Of course, one could say that obesity is a health issue while guns aren't. That's true in a sense, but guns ARE a safety issue. Further, doctors-- again, especially family doctors-- may very well provide information about household safety. Doctors, after all, sometimes recommend specific baby products, cribs, strollers, and the like. These aren't health products-- they are safety products. Recommending that a gun owner buy a set of trigger locks is a safety recommendation as well.

    3. I realize that the NRA and many gun owners have slippery slope concerns about gun registration (i.e., that it will create a government database that will later be used to take away your guns), but really, that ISN'T likely to happen. America has been a nation of firearms owners since its founding. Many Americans hunt, many others have guns for self-protection.

    But even if the slippery slope concerns are valid in general as an argument against gun registration, it seems like a huge jump to raise slippery slope concerns about your DOCTOR asking you about your guns. Your doctor is not the government, and many doctors won't ask anyway, so there isn't much chance that the government will get a workable gun registry out of the ad hoc questions of certain doctors. So you have two levels of implausibility with a slippery slope argument in this situation.

    I think that gun owners have a strong argument that owning firearms is protected under the Constitution. But the knock on NRA types is that they are paranoids, always convinced that the troops are going to come jumping out of the black helicopters on their back lawn to confiscate their guns. Support for this sort of legislation on slippery slope grounds feeds that impression.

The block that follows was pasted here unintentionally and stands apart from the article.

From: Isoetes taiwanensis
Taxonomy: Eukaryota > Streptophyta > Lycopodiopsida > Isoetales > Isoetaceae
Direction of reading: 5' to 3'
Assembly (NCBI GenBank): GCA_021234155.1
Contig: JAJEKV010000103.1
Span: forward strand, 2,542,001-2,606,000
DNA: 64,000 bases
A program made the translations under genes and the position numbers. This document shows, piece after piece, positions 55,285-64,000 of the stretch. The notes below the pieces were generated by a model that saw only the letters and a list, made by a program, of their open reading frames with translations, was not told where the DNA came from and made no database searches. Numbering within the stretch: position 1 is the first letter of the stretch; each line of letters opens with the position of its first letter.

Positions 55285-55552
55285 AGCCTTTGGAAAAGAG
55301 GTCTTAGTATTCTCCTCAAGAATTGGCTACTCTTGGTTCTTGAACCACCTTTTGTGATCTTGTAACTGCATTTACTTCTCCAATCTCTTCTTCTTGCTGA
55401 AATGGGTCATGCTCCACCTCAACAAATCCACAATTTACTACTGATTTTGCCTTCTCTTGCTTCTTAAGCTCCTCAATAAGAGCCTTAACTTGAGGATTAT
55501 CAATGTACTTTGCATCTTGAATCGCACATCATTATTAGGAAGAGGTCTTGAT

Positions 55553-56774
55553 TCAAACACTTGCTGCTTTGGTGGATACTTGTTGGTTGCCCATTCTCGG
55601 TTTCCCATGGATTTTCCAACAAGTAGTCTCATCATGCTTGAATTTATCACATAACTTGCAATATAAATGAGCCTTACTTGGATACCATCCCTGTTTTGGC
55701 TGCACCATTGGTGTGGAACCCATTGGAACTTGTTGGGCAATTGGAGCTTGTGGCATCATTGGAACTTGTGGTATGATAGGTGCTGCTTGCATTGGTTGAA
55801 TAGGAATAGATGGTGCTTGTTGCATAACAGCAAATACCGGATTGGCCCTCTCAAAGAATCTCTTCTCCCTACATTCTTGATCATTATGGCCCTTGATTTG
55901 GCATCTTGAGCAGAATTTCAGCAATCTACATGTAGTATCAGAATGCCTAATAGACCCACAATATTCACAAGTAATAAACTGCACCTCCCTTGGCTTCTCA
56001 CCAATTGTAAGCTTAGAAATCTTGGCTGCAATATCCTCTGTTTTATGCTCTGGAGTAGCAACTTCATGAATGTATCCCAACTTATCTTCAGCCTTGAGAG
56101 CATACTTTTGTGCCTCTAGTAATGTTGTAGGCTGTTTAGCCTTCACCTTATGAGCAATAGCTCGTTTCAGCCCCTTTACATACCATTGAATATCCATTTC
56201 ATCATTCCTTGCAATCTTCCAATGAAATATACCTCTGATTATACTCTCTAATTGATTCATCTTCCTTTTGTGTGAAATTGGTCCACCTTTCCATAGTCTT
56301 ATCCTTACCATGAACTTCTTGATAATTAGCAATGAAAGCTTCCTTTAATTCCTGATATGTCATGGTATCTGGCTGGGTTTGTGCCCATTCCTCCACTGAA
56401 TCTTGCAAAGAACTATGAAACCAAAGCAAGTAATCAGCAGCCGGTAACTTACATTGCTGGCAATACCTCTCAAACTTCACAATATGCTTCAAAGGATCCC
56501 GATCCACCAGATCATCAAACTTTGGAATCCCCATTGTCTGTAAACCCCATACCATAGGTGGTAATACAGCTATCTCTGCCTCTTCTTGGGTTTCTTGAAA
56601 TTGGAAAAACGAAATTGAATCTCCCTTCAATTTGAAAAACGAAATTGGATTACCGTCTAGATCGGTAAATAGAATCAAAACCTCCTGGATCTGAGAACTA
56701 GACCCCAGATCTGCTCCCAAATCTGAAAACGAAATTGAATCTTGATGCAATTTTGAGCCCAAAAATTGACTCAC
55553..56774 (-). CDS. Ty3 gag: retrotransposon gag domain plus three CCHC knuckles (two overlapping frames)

Professor Volokh is right. If you don't like your doctor asking you about guns, go to a different doctor. But doctors who do ask are not doing anything outside the scope of medical practice, traditionally understood. And the government has no business passing a law just because you are offended, and the extremely ephemeral slippery slope concerns raised here do not justify infringing on doctors' free speech rights.
    2.26.2006 11:05pm
    therut:
    Maybe gun owners are "paranoid" because there are gun bans. Maybe because the USSC semms to keep quiet on a issue of great importance to millions. Maybe because they refuse to protect the 2nd amendment not only from Federal infringement but also they have never protected it aganist State infringement. Maybe we arn't paranoid. There are places in this country I can not live because my private property that I legally own would make me a felon. Maybe I am just paranoid. I don't think so. And the NRA is less vocal than the gay rights, and abortion activists no matter the screeds written by the NYT saying otherwise. When is the last time you saw a protest march of gun owners in DC. Or how about a gun rights parade. Think NYC would host that? I think we are a very low key and long suffering bunch of citizens who try to work through the democratic process since the USSC will not protect our rights or yours. So what if it is controversial when has the protection of rights not been.